Usually, going to the movies is something I try to avoid. The whole experience is a hassle on so many different levels. The trip, the lines, the sticky floors, the ticket costs… why would I need to see something immediately if it’s just going to be on Netflix in a few months?
However, all of these reservations go out the window when it comes to horror movies. I set aside these inconveniences for the chance to see a good old, jump-out-of-your-seat film. Maybe it’s the ambiance, the sound systems, or the picture quality, but there’s something about seeing a scary story on the big screen that’s much more thrilling than watching it at home. So, when the highly-anticipated A Quiet Place finally came to Boston theaters, I reserved my tickets online and made sure to show up early to pick a prime seat.
As soon as the movie started, though, I knew I made the wrong choice. Not in seat selection—but in theater selection.
Although the screen was big, the seats were plush, and the surround sound was in working order, this theater had its annual musical film festival playing right next door to where I was. What did this mean for the viewing experience? Here’s an example of what happened (don’t worry there are no spoilers ahead):
John Kasinski’s character hears a rustle nearby.
He hears another rustle, and raises his hand to tell his family to stay still.
Viewers are on the edge of their seat and—
[WEST SIDE STORY’S “I FEEL PRETTY” BLARES THROUGH THE WALL NEXT DOOR]
The quality of this film was completely ruined not by poor acting or directing (both are actually quite good), but by the theater itself! Could this be happening at other places? It’s possible. If issues like this arise in a theater, then something didn’t go right—either with the design, construction, or even establishing incorrect goals for acoustical considerations. With that in mind, I talked to Ben Markham, the Director of Acentech’s Architectural Acoustics Group who offered some insights on how to avoid and mitigate sound isolation issues in theaters.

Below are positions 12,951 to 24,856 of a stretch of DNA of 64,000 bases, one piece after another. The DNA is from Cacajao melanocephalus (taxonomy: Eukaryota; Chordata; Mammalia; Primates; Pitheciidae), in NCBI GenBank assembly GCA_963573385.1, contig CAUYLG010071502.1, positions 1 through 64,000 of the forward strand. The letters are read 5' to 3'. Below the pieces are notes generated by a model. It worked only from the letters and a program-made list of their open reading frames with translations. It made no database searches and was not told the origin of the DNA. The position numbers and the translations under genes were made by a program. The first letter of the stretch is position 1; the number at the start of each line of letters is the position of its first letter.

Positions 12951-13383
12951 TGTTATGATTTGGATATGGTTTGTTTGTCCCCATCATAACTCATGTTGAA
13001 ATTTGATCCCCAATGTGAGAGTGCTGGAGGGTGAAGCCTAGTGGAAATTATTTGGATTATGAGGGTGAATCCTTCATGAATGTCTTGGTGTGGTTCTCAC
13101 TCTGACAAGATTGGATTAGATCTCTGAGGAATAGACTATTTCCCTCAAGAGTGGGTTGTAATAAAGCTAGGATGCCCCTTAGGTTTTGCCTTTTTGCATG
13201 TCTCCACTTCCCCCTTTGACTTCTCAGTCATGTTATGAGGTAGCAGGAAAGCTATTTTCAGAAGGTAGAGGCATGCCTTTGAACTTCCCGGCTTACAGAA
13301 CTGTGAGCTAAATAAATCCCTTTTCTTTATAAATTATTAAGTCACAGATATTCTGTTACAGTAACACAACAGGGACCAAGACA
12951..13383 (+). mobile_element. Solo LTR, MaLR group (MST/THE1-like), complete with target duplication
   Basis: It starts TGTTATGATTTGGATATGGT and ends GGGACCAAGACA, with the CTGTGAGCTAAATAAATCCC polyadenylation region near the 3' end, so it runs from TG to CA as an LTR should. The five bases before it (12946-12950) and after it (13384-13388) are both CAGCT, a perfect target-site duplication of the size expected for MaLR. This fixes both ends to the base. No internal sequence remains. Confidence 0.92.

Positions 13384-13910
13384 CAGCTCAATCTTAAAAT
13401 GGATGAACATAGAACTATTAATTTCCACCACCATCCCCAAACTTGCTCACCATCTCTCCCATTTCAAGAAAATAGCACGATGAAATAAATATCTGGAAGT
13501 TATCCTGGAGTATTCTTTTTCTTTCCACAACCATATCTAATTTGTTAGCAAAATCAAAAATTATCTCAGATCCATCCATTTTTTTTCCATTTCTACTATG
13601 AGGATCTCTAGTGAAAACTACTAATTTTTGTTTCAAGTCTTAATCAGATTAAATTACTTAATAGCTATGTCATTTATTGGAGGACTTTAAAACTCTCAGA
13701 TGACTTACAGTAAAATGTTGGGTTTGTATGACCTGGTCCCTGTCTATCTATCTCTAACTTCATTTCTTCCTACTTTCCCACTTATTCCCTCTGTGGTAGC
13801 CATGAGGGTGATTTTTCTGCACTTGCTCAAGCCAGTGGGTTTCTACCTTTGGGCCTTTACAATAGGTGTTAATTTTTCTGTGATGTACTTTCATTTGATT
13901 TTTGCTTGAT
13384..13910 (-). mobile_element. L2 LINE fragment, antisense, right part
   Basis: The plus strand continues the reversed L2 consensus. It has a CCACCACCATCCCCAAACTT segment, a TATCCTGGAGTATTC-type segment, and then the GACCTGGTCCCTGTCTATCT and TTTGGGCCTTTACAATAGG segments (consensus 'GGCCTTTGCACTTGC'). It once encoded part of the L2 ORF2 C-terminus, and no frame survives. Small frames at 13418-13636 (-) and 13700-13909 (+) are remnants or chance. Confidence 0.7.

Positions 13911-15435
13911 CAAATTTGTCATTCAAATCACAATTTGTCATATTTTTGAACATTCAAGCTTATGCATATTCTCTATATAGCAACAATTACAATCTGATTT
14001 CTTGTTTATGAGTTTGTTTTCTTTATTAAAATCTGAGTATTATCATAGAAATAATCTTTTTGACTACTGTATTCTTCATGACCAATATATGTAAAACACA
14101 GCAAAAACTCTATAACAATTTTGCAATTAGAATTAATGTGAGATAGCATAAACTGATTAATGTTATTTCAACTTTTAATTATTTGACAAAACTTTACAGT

- Start with a good design, including double wall construction, informed by requirements from THX and other cinema industry standard bearers.
- Think about how sound might get AROUND the wall that has been designed. Are there pipes or ducts that go through it? Are there floor slabs or other assemblies that transmit sound around it? These “flanking paths” must be addressed in a manner consistent with the sound isolation goals.
- Consider the source. How are loudspeakers mounted, and where are they located? When speakers (subwoofers especially) are to be mounted on potentially sensitive walls, floors, or ceilings, they can be mounted resiliently, mitigating structureborne sound transmission.
Theater design is a crucial element to virtually any typical cinematic experience. A Quiet Place, however, is anything but typical. This film’s power does not come from screaming starlets, epic explosions, or guttural roars from slimy, nightmarish creatures. The suspense is generated from of the lack of dialogue and sound. Although these issues may not have been as noticeable during other film screenings, the nature of the film I saw ironically amplified these sound isolation concerns.
So, if you’re going to see A Quiet Place, how can you see it on the big screen without the problems I encounted?
- Go to a single-screen theater. No other screens in the building means fewer sound sources to interrupt the experience!
- Call ahead and ask if they’ve had complaints from people who saw the movie. Trust me, there were plenty of people talking to the ushers about the viewing experience after the credits started to roll.
- See what else they’re playing. If it’s less likely to have a blockbuster action movie playing next door, you might be less likely to run into problems.
- Accept the possibility of sound bleed and try to enjoy it anyway. Sometimes, knowing about an issue beforehand can help adjust expectations about your experience at the theater.
Of course, you could always wait for Redbox or Netflix. But then again, if you’re a horror movie fanatic like me, that might not be an option!